The Obligatory Jump on the Habit Bandwagon

For the last months I’ve been writing about habits and their power pretty much every other week.
However, I haven’t yet had an official “coming out” moment about habits and how to implement them. This was a conscious decision, as habits have become wildly popular in the goal-setting and self-help communities. Charles Duhigg, James Clear, James Altucher, Mark Manson… you name it, they’ve all written extensively and excellently about habits. It’s a true bandwagon for cool kids now.

Nevertheless, I enthusiastically join the bandwagon. Habits are just that awesome.
Habit-building is so effective as a self-improvement strategy, simply because it focuses energy in an efficient direction. Rather than focusing our limited energy and willpower on creating a singular result (a focused day at work, making the decision to go to the gym, eating healthy) a habit process focuses on removing obstacles and programming you to begin useful actions.
So, don’t worry about draining all your willpower on getting the ultimate kick-ass workout in; when you get home, simply put your workout clothes on and focus on getting out the door. Don’t worry about remembering to stand up and stretch at your desk; simply don’t use a water bottle and force yourself to walk to the water cooler.

In essence, habits take away the brainpower required to make continuous choices. When you set a good habit, your goal is to train yourself to make it harder to not to do it than to do it. You’re hijacking the mind’s unwillingness to break out of patterns, and make it work for you rather than against you.


How do habits work for me?

Well, at the moment I have around 20 habits that I perform and monitor consistently. 8 of them comprise my morning routine (which has made my morning brain much less jittery and improved my quality of life), the rest are spread throughout the day. It includes:
– Meditating
– Daily Duolingo lessons
– Gratitude Journalling
– Daily squats
– Planning the next day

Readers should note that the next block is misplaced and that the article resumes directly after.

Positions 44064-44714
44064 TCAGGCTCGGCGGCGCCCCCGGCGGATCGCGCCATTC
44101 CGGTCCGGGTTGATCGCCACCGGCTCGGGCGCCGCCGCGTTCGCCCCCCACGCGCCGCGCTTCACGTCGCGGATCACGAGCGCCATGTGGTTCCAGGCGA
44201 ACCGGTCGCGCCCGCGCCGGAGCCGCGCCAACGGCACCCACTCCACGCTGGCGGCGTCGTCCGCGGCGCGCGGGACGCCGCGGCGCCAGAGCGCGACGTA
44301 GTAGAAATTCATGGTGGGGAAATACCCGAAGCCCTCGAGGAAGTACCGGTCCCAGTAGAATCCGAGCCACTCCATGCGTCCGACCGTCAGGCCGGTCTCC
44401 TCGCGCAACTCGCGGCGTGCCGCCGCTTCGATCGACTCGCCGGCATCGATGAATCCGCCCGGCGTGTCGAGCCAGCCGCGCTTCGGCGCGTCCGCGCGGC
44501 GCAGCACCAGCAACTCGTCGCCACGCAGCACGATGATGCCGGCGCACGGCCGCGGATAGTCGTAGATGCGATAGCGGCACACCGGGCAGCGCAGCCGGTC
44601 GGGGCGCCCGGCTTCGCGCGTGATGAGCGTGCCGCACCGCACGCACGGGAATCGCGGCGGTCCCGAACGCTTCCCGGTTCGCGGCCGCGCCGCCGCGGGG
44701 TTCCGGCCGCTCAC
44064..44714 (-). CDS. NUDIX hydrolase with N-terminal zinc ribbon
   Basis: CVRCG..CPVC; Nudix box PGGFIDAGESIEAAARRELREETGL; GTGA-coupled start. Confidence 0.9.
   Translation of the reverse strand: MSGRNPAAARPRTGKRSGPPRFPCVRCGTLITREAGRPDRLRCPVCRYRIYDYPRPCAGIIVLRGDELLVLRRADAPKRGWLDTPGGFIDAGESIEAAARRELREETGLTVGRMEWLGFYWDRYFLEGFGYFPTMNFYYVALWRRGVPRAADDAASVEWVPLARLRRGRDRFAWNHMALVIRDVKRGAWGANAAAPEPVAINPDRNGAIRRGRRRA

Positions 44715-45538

– Reading
– And quite some more…
Most of these are up to long streaks. Since start of the year I’ve had some great results: I fnished the French Duolingo course, read 10 books since the start of the year, got back to guitar, and improved my flexibility. All of these are results one can’t get from singular efforts; they have to come from an incremental, habit-based approach.

If you want to use the magic of habits in your life… well, there’s already a ton of material out there! For the full theory and story, Charless Duhigg famous ‘The Power of Habit’ is extremely hard to beat, and many other bloggers have churned out excellent articles already. I will simply add the pro-tips that I found most helpful.

  1. Worry about showing up. Forget about everything else

    Building a habit is all about creating a certain behavioural groove which feels natural and enjoyable to you. The main thing that groove has to do is get you to start the behaviour, so focus on simply initating the habit every day -even if you stop it quickly.

    Once you get the actual habit down, you can worry about building volume. For instance, at first I did only about 2 Duolingo lessons per day -sometimes even just 1 right before bed, so I wouldn’t break my streak. Nowadays I do about a dozen.
    But I wouldn’t have gotten that far if I had started off trying to do a dozen lessons a day, every day.

    So focus on micro-habits. Focus on just doing 1 Duolingo lesson a day. Do 1 push-up in the morning. Do 1 flexibility exercise. This’ll build the mental groove necessary for bigger loads -and many times, you’ll anyway decide to go for more once you get going! small. Tiny victories build momentum.


  2. Surround yourself with your preferred choices.
    When you have a lot of habits to keep track of, it gets harder to (unconsciously) remember all of them. This is where engineering your environment comes in.At a moment, you’ll want to remove all the bad choices you have surrounded yourself with. If you want to make a habit out of cooking, don’t have microwave food and nachos lying around.
    A bit more advanced though, you can set up cues in your environment and anchor certain habits to them. For instance, I keep LEGO blocks on my desk to visually keep track of how many Pomodoro cycles I’m doing at work; it keeps things fun, but more importantly the LEGO blocks have become a constant reminder of the habits.You can play around with similar visual cues and anchors, to remember your habits.
  3. Find a tracking system you enjoy. You’re busy improving yourself, so might as well feel good about it. Monitoring your progress in building new habits is an instantaneous feedback loop; it makes everything go much faster. And furthermore, gamifying the process is a way of bringing even more instincts and emotions to help you.There’s a plethora of apps out there that helps you track habits. My personal favourites are Way of Life and Habitlist. They’re both versatile, no-nonsense implementations that make tracking yourself easy, fun and colourful.

Hope you enjoyed this coming-out story, and good luck with your own habits!


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